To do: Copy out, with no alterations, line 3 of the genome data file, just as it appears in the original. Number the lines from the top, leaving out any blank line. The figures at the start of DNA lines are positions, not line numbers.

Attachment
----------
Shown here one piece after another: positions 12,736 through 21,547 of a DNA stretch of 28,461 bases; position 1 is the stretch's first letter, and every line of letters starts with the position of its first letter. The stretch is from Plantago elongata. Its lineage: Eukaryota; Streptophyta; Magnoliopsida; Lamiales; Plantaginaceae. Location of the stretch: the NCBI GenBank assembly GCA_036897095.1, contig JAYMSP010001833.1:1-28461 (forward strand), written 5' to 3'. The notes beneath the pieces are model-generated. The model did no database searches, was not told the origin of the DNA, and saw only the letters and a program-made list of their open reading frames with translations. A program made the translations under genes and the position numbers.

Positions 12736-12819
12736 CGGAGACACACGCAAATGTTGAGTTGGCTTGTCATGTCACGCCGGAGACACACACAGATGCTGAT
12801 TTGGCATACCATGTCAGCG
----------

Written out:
12736 CGGAGACACACGCAAATGTTGAGTTGGCTTGTCATGTCACGCCGGAGACACACACAGATGCTGAT